The issues that my hon. Friend has raised are extremely serious whether they affect Wakefield, my constituency or, indeed, anywhere else. As we already know, plans to accommodate and deal with asylum seekers are extremely sensitive and highly controversial, and it is extremely difficulty to cope with local people's concerns and expectations.

I had a similar experience to that of my hon. Friend, as the BNP turned up in my constituency. I pay tribute to my hon. Friend's constituents and, indeed, my own for the fact that, when they recognised who those people were and what their agenda was, they gave them short shrift.

I should like to conclude with the plea that I made to the Minister's predecessor, Lord Rooker, at the meeting to which my hon. Friend referred. My plea is simply that the Home Office should not tolerate lower standards of community relations from the private sector than those that it would adopt itself in dealing with such sensitive issues. As I have constantly said, my experience echoes almost to a fault that of my hon. Friend. It is not enough for a public body, much less the Government, to say that little can be done to influence the conduct of a private sector organisation.

I very much hope that the Minister will be prepared to make it clear that the Home Office will inform the Angel Group and any other private sector organisation that wants to be involved in such highly sensitive public

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issues that, if it has even the expectation of entering into contracts with the Government, it must conform not to the lowest, but to the very highest standards of local community relations.

My experience at High Ercall in The Wrekin is that the Angel Group has treated the local community and its representatives—the parish council, the unitary authority and the Member of Parliament—with utter contempt, and my hon. Friend's experience is very similar in Wakefield. Frankly, that is not the way in which we should pursue such policies, with or without the private sector.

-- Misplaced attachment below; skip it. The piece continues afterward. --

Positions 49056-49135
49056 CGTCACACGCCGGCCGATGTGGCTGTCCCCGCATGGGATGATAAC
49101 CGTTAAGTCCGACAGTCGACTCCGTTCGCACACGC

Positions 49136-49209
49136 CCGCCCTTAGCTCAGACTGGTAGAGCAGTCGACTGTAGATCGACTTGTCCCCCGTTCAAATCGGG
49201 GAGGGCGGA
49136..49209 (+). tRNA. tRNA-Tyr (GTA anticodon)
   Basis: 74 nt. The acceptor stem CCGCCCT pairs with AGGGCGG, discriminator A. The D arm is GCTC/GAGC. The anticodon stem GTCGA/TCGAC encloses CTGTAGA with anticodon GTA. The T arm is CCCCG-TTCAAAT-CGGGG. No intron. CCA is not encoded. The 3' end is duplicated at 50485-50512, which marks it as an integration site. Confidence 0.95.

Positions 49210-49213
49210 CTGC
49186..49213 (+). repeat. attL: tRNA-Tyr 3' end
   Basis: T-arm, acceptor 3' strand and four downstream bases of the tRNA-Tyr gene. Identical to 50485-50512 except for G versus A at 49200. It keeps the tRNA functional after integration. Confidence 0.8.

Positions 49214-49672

The Angel Group does have form; it does have a record and if the Minister was not aware of that fact before, she will be now. I very much hope that a strong message will go out—not from hon. Members such as my hon. Friend and myself, but from the Minister—to the Angel Group, telling it that the way in which it has conducted itself in the past will no longer be tolerated in the future. Unless it can get its act together and show good faith—frankly, few of us who have had direct experience of the company would accept that at face value—it should be blacklisted and the Home Office should no longer be prepared to deal with it.

8.14 pm

The Minister for Citizenship and Immigration (Beverley Hughes): I congratulate my hon. Friend the Member for Wakefield (Mr. Hinchliffe) on gaining the opportunity to debate this important issue this evening. I hope that I can reassure him that my right hon. Friend the Home Secretary and I absolutely understand his concerns. Indeed, on 29 October 2001, my right hon. Friend made it clear, in answer to a question from my hon. Friend the Member for The Wrekin (Peter Bradley), that a provider would be very ill-advised to buy any property speculatively with a view to offering it to the Home Office for use as accommodation for asylum seekers.